The European desperation is palpable ahead of the EURUSD open in a few hours, which has to deal with the aftermath of the Friday afternoon downgrade of Belgium, the junking of Portugal and Hungary, and the prospect of an imminent downgrade of AAA-stalwarts Austria and France. So what does Europe do instead of actually proposing the inevitable debt repudiation that is the only and final outcome? Why more rumors of course. To wit: last night saw the preannouncement of Welt am Sonntag indicating that in order to bypass the lengthy process of treaty changes, Europe would instead proceed with bilateral agreements that would somehow enforce fiscal stability and convince the market that European states would follow the German leader. Well since that is sure to have absolutely no impact, overnight Italian La Stampa is out with a fresh new rumor which cites "IMF sources" according to which the US-headquartered and funded organization would provide a €600 billion loan to Italy at 4-5%. In other words, Uncle Sam, in his role as primary funding agent of the IMF would lose massive amount of money on the "market to fair value" arbitrage, only to bail out the latest European domino. As a reminder, the whole "under market rates" loan from the IMF was implemented in Greece and worked out just swell: at last check the 1 Year Greek bond was trading with a yield of over 300%. Oh, and La Stampa forgot to mention one thing: any changes to the IMF, which currently is massively underfunded and is why the organization was forced to create two new liquidity facilities: a Precautionary and Liquidity Credit line, since it is unable to fund its New Arrangements to Borrow, have to go through US Congress when it comes to expanding funding capacity. Yup, the most dysfunctional, corrupt and criminal thing in the world - the US House of Representatives, where unless everyone is short Italian CDS, this will never pass. In other words: this rumor is dead in the water.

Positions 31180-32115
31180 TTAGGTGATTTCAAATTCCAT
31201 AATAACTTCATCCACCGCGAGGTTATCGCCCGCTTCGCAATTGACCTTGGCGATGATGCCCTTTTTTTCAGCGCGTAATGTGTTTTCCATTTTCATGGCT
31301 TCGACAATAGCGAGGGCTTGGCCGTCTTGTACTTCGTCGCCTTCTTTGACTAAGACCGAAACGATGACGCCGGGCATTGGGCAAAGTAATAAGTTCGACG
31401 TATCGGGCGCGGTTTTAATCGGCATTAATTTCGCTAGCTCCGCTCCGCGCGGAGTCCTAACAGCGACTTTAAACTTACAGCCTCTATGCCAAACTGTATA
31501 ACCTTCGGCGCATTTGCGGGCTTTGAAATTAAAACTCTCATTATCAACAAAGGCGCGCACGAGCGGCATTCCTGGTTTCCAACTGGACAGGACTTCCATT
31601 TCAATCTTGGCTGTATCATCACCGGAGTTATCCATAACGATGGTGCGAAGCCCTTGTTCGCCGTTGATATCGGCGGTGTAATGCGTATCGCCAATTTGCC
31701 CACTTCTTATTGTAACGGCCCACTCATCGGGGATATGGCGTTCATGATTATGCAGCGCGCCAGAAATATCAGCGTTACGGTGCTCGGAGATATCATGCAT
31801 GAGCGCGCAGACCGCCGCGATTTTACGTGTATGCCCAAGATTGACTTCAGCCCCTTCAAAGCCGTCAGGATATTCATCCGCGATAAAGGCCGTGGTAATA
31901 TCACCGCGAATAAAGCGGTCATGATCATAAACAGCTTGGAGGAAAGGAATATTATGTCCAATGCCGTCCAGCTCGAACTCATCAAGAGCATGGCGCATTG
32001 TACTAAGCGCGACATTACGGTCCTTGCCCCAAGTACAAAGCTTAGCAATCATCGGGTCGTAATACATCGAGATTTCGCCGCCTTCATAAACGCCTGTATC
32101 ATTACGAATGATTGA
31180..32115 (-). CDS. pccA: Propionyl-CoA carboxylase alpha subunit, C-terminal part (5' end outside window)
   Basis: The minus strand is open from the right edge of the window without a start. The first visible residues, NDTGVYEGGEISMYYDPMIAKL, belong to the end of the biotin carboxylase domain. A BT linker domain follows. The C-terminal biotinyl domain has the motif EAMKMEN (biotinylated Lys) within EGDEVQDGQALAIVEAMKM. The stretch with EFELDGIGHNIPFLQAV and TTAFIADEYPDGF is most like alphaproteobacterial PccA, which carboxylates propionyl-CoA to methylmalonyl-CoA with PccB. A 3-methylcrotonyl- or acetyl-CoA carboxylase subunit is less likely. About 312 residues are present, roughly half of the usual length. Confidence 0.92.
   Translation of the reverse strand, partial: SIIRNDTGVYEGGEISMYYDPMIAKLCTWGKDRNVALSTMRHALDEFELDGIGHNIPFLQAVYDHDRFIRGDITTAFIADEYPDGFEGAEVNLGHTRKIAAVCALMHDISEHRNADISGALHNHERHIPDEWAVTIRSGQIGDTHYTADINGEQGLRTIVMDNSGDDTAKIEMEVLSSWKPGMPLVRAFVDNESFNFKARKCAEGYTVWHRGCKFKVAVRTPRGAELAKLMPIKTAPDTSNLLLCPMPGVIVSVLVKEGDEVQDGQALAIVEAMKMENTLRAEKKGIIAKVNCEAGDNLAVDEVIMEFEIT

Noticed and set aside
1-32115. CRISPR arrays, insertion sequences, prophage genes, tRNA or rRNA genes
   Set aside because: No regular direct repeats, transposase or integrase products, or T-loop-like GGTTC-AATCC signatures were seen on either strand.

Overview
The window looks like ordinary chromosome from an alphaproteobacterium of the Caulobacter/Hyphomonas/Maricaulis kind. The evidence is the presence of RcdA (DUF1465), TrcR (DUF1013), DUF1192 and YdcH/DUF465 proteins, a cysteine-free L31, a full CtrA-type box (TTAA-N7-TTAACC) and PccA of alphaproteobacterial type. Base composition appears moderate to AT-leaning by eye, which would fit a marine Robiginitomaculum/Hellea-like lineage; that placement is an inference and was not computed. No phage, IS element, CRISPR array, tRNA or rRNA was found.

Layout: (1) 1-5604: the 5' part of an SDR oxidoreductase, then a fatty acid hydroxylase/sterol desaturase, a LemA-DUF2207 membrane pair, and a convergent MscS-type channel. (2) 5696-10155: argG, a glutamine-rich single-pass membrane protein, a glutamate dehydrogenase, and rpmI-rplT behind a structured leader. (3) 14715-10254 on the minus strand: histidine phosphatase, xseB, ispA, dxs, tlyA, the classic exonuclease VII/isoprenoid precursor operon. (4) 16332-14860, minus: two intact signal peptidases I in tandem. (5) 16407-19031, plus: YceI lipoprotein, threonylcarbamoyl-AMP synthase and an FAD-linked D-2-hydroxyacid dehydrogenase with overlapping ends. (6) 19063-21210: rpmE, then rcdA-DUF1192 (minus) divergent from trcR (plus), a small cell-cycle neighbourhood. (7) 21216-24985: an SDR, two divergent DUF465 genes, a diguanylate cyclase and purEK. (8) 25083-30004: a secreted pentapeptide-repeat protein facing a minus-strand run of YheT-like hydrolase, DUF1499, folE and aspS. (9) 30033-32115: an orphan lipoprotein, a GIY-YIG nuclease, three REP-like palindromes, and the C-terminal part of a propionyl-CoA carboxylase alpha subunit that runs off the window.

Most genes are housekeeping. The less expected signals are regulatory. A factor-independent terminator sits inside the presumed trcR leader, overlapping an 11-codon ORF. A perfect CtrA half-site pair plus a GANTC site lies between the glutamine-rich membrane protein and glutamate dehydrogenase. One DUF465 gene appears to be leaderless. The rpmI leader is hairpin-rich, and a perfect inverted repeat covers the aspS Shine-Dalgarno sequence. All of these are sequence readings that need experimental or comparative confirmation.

More from Dow Jones:
The International Monetary Fund could offer Italy between EUR400 billion and EUR600 billion in financial support to give Italian Prime Minister Mario Monti a window of 12 to 18 months to enact reforms sufficient to restore waning market confidence in Italy's ability to repay its debt, Turin daily La Stampa reported Sunday, citing IMF sources.
he IMF "Italy package" would consist of loans at an interest rate of between 4% and 5%, compared with the 7% to 8% the country paid at its most recent bond auctions, the report says.
La Stampa reports that the worsening European debt crisis, which has increased pressure on French and Belgian bonds, and seen a German bund auction undersubcribed, is strengthening the conviction at the IMF that Italy is the nation that urgently needs support to avoid a breakup of the euro.
The IMF wants to give Monti another card to play if his reforms are insufficient to dispel financial speculation, the paper said.
The size of any IMF bailout for Italy would be so large that it must be done in coordination with other insitutions, La Stampa said.
Germany has been against any broadening of the European Central Bank's purchases of Spanish and Italian bonds on the open market to support prices. But German resistance to ECB bond-buying could fade if such funds were extended with oversight from the IMF, La Stampa reported.
The IMF board of governors agreed December  to roughly double quotas from around $375 billion to around $750 billion. But out of the 187 member countries, only 17 have legally accepted the increase, including Japan, the U.K. and Korea. Most of the countries with the biggest quotas, such as the U.S., China and Germany, haven't yet gone through the legal process, such as parliamentary or congressional approval, need to hand over their promised dues.